Now is the time to put away the band-aids and fix the problems. Now is the time to put our fiscal priorities right. Now is the time to properly fund the education of our young people from Pre-K through college. Now is the time to make vocational education free and accessible. Now is the time to make sure every citizen in our state has proper health care, including dental and vision. Now is the time to make Michigan once again the greatest state in the country.
I have looked upon the faces of poverty and over the past several months now, I have also looked upon the many faces of indifference. I see it in the sideways glances of ten percenters who wonder why everyone can’t “make it” the way they did. I see it in the frowns of those who never have to worry about dental care when I mention that Medicaid doesn’t cover it. I see it in the smirks of those who truly believe that they will never be challenged by candidates like Ian Haight and me, because the Republicans have such an iron lock on the politics of SW Michigan.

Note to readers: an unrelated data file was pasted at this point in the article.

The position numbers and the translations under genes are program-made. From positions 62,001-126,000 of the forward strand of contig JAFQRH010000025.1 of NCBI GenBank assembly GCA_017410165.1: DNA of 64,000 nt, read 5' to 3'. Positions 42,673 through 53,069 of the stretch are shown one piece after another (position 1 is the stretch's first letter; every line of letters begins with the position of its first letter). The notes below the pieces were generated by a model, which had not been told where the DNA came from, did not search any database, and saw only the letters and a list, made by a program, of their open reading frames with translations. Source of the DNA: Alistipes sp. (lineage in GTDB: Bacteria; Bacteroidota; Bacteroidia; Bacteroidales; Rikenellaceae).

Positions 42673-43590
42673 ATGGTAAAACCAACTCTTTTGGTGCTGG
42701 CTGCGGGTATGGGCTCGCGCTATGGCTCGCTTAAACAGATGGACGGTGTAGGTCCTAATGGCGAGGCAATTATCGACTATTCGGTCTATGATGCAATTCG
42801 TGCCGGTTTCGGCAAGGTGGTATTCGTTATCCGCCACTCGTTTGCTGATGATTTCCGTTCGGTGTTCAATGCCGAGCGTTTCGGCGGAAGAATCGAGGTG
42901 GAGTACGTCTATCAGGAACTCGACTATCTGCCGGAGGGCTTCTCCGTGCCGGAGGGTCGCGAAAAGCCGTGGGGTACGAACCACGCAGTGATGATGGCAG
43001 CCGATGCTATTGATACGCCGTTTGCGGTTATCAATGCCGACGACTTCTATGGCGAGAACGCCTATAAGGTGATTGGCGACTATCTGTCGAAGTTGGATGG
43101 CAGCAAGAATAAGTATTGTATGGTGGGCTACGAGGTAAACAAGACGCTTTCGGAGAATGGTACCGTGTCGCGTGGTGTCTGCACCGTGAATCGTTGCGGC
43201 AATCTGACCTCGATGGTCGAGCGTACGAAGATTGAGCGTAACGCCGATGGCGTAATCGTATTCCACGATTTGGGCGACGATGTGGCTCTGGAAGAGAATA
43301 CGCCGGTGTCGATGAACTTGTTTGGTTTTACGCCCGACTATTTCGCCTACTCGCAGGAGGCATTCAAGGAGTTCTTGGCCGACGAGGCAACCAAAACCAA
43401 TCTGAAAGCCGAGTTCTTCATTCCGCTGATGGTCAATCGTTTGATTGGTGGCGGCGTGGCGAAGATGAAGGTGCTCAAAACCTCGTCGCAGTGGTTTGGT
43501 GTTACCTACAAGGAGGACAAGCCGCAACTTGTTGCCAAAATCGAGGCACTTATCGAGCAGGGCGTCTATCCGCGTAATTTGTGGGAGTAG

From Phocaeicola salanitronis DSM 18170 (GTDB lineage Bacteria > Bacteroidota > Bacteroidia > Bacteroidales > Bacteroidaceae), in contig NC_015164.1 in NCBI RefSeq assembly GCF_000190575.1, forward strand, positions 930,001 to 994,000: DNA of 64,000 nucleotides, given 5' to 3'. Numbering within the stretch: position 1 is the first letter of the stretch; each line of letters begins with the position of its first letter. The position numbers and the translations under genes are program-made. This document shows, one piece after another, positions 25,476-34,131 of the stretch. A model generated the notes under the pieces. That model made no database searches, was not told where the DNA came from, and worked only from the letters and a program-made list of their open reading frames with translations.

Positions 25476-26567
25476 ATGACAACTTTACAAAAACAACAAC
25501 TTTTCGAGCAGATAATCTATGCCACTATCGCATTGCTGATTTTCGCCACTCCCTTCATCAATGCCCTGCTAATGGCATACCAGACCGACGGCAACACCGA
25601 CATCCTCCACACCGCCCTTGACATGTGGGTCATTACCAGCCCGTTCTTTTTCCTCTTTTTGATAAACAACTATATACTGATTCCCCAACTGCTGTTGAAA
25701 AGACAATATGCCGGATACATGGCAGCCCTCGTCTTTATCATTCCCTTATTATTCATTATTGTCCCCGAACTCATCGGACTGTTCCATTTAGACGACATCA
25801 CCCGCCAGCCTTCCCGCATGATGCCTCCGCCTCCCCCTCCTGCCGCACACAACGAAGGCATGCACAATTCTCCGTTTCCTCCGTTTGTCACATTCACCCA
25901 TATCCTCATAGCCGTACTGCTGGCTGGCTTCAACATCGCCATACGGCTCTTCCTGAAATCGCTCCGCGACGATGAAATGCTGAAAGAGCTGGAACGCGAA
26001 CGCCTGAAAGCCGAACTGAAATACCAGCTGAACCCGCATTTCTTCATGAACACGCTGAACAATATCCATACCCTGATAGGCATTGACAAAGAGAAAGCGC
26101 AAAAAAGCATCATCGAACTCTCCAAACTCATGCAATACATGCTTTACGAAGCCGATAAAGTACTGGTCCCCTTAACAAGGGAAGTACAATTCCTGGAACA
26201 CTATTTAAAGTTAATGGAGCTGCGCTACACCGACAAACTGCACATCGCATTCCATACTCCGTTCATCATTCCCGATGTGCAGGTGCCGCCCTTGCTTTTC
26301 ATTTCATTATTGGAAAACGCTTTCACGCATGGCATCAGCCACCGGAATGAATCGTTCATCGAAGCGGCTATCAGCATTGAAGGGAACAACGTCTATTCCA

I want to put a different face on the politics of the 59th House District. It’s not just my face, but the face of hope for those who felt no one heard them or cared, the face of progress for those who feel stuck in the status quo, the face of promise for a better future for all our citizens and not just the contented 10%.
Now is the time for we who have the means to step up and support the change we want to see. We can do that through monetary contributions to the candidates we want to see in office. (see the ActBlue link on this site) We can do that by knocking on doors, talking to our neighbors, sharing the message on social media, and calling everyone we know. We can do that If we really want to win this election.
After reading this commentary, I hope you will support my campaign.
Formerly posted on Facebook